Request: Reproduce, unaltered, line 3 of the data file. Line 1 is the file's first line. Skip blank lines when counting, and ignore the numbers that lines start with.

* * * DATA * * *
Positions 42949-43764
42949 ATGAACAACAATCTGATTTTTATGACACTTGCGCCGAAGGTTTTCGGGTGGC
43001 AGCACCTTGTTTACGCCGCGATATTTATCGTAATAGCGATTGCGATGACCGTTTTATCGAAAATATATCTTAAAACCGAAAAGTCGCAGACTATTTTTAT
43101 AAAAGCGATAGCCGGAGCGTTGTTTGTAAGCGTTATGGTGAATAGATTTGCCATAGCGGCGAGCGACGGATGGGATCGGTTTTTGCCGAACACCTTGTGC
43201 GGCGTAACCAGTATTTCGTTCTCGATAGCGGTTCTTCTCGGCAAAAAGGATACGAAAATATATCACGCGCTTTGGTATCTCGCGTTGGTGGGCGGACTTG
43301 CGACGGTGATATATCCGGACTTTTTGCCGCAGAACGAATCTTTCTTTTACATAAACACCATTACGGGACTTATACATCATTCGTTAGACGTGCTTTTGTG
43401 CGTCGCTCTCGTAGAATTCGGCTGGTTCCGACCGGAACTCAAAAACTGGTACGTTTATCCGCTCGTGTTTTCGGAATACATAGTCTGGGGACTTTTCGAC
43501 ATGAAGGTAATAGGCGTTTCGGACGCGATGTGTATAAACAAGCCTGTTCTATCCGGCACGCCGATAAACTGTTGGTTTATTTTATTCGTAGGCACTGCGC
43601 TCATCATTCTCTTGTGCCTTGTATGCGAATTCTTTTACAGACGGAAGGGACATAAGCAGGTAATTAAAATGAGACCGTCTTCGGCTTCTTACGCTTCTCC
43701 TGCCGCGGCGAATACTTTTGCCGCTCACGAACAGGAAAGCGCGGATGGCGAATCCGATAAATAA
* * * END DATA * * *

43001 AGCACCTTGTTTACGCCGCGATATTTATCGTAATAGCGATTGCGATGACCGTTTTATCGAAAATATATCTTAAAACCGAAAAGTCGCAGACTATTTTTAT